Our quiet pattern is slowly breaking down today. A seasonably strong Pacific storm made landfall on the West Coast yesterday, and will be moving east into the Rockies today. This system will bring rain and mountain snow to much of the northern Rockies. Meanwhile to the south, an upper level low that’s been stuck over Mexico is ejecting east towards Texas. As this system interacts with moisture from the Gulf of Mexico, expect storms to develop across parts of SE Texas today. Lightning and heavy rain will be the biggest threats from these storms and no organized severe weather is anticipated.
Today’s national overview map from the ECMWF highlights our two areas of active weather. Aside from the northern Rockies and SE Texas, quiet weather is expected today across the country.
ECMWF liquid equivalent snow forecasts (what’s that?) show a decent amount of moisture falling as a result of this system. Through tomorrow morning, a wide swath of Southern Montana, Western Wyoming, and Central Idaho will see more than .4″ of liquid equivalent precip, which will translate to 4-6″ of snow. The higher terrain will see over an inch of liquid equivalent, indicating potential for over a foot of snow. The valleys will see lesser amounts, between a coating and an inch or two. Snow will continue to fall as this system moves into the Northern Plains tomorrow, for more details on that aspect of the storm’s impacts click here.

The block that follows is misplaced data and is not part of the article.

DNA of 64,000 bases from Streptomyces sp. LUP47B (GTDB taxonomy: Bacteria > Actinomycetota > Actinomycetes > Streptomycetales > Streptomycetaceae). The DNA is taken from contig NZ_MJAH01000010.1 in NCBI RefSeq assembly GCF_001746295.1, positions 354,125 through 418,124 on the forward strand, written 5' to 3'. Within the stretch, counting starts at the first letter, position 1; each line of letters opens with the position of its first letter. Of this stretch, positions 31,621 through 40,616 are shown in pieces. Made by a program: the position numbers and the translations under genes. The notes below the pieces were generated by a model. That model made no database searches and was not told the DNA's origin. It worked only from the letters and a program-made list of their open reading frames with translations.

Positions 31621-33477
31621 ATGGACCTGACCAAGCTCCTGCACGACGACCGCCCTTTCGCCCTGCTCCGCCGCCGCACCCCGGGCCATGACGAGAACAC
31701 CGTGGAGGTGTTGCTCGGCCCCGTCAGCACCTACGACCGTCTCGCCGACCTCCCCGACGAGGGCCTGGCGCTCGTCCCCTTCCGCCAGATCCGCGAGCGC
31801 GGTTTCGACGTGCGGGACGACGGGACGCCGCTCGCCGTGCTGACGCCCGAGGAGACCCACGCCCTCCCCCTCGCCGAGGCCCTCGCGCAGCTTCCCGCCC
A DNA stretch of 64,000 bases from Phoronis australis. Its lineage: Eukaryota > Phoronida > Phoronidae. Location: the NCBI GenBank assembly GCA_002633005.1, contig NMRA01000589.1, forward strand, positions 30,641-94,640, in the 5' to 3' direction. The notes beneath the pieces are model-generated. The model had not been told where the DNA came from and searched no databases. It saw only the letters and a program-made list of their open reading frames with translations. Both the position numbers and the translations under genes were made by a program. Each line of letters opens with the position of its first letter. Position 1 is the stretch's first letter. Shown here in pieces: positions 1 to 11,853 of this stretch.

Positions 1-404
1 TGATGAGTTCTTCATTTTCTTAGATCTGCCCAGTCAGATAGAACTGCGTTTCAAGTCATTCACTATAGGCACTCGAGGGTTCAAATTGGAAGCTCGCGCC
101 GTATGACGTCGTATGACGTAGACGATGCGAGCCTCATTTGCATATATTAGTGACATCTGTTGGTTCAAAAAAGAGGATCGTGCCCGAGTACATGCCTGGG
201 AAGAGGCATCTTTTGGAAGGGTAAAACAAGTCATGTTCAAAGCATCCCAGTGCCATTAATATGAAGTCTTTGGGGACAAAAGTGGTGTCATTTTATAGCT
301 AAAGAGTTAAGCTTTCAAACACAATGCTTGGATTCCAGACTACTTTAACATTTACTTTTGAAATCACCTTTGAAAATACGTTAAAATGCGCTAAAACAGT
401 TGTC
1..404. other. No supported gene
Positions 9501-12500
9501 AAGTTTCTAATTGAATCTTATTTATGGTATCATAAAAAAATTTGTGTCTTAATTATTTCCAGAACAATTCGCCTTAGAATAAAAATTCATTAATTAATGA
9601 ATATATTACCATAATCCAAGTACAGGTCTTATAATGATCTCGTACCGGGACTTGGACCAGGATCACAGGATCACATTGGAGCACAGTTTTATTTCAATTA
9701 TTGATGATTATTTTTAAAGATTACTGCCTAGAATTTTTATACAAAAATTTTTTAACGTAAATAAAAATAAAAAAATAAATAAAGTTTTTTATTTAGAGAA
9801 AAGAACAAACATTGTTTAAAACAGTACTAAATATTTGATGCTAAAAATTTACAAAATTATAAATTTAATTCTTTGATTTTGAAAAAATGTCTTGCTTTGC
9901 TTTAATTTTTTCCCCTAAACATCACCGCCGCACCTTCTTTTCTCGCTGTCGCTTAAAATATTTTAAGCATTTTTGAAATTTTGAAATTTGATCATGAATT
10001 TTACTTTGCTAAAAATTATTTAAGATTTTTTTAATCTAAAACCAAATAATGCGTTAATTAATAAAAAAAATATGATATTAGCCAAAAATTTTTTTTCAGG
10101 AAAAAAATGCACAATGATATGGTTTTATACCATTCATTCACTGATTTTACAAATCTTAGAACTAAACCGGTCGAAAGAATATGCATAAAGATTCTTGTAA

The ECMWF’s thunderstorm composite (what’s that?) shows a setup favorable for some weak thunderstorms today across Texas. Instability is modest at best, as shown by CAPE (what’s that?) values generally at or below 500 J/kg. An upper level disturbance is shown by the blue arrows that point from the NW west of Austin Texas and from the SW east of Austin. This upper level disturbance will help to provide a trigger for some thunderstorms, but without much instability, severe weather potential will be limited.
Elsewhere across the country, quiet weather will continue today as our pattern is only beginning to transition from quiet to active. For more on that transition and what impacts it might bring, click here.
For more information about your local forecast: https://weather.us/
For more information about the local forecast for ME/NH: https://forecasterjack.com/2017/12/03/another-cool-and-quiet-day-today/